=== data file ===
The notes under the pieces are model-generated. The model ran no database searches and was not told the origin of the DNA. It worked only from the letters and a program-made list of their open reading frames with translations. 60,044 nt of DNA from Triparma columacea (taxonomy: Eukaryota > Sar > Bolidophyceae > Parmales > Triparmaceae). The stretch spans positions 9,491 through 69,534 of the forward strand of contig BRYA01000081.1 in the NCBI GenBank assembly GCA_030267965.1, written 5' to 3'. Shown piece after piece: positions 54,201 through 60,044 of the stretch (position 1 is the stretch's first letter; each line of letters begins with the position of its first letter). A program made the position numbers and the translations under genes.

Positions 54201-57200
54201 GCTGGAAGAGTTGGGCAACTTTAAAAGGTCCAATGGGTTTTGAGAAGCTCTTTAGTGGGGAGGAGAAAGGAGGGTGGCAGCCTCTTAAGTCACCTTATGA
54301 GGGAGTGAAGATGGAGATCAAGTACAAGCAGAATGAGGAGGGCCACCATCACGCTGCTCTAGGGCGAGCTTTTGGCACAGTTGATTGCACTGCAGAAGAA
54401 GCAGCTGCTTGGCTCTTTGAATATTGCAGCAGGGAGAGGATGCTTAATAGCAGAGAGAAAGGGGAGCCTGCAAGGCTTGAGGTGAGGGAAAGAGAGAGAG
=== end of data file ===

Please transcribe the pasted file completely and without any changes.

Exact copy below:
The notes under the pieces are model-generated. The model ran no database searches and was not told the origin of the DNA. It worked only from the letters and a program-made list of their open reading frames with translations. 60,044 nt of DNA from Triparma columacea (taxonomy: Eukaryota > Sar > Bolidophyceae > Parmales > Triparmaceae). The stretch spans positions 9,491 through 69,534 of the forward strand of contig BRYA01000081.1 in the NCBI GenBank assembly GCA_030267965.1, written 5' to 3'. Shown piece after piece: positions 54,201 through 60,044 of the stretch (position 1 is the stretch's first letter; each line of letters begins with the position of its first letter). A program made the position numbers and the translations under genes.

Positions 54201-57200
54201 GCTGGAAGAGTTGGGCAACTTTAAAAGGTCCAATGGGTTTTGAGAAGCTCTTTAGTGGGGAGGAGAAAGGAGGGTGGCAGCCTCTTAAGTCACCTTATGA
54301 GGGAGTGAAGATGGAGATCAAGTACAAGCAGAATGAGGAGGGCCACCATCACGCTGCTCTAGGGCGAGCTTTTGGCACAGTTGATTGCACTGCAGAAGAA
54401 GCAGCTGCTTGGCTCTTTGAATATTGCAGCAGGGAGAGGATGCTTAATAGCAGAGAGAAAGGGGAGCCTGCAAGGCTTGAGGTGAGGGAAAGAGAGAGAG